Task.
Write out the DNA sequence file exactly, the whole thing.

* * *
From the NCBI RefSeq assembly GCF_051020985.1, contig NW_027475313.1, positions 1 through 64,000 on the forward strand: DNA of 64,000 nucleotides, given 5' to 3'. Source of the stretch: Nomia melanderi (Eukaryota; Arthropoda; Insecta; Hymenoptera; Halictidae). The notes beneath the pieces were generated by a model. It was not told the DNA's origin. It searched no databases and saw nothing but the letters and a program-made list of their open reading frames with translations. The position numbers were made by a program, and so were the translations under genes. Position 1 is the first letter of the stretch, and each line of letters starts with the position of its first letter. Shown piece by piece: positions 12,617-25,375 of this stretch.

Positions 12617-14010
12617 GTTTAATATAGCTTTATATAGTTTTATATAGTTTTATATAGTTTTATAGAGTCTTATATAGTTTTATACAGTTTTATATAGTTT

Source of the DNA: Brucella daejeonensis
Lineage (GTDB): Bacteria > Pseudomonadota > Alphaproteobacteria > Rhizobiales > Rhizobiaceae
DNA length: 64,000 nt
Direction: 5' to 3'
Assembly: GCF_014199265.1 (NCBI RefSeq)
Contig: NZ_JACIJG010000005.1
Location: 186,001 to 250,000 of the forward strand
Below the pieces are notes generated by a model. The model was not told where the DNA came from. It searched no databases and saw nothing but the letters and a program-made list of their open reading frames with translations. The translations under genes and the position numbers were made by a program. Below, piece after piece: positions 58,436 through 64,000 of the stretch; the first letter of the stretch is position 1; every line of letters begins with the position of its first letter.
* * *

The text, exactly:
From the NCBI RefSeq assembly GCF_051020985.1, contig NW_027475313.1, positions 1 through 64,000 on the forward strand: DNA of 64,000 nucleotides, given 5' to 3'. Source of the stretch: Nomia melanderi (Eukaryota; Arthropoda; Insecta; Hymenoptera; Halictidae). The notes beneath the pieces were generated by a model. It was not told the DNA's origin. It searched no databases and saw nothing but the letters and a program-made list of their open reading frames with translations. The position numbers were made by a program, and so were the translations under genes. Position 1 is the first letter of the stretch, and each line of letters starts with the position of its first letter. Shown piece by piece: positions 12,617-25,375 of this stretch.

Positions 12617-14010
12617 GTTTAATATAGCTTTATATAGTTTTATATAGTTTTATATAGTTTTATAGAGTCTTATATAGTTTTATACAGTTTTATATAGTTT

Source of the DNA: Brucella daejeonensis
Lineage (GTDB): Bacteria > Pseudomonadota > Alphaproteobacteria > Rhizobiales > Rhizobiaceae
DNA length: 64,000 nt
Direction: 5' to 3'
Assembly: GCF_014199265.1 (NCBI RefSeq)
Contig: NZ_JACIJG010000005.1
Location: 186,001 to 250,000 of the forward strand
Below the pieces are notes generated by a model. The model was not told where the DNA came from. It searched no databases and saw nothing but the letters and a program-made list of their open reading frames with translations. The translations under genes and the position numbers were made by a program. Below, piece after piece: positions 58,436 through 64,000 of the stretch; the first letter of the stretch is position 1; every line of letters begins with the position of its first letter.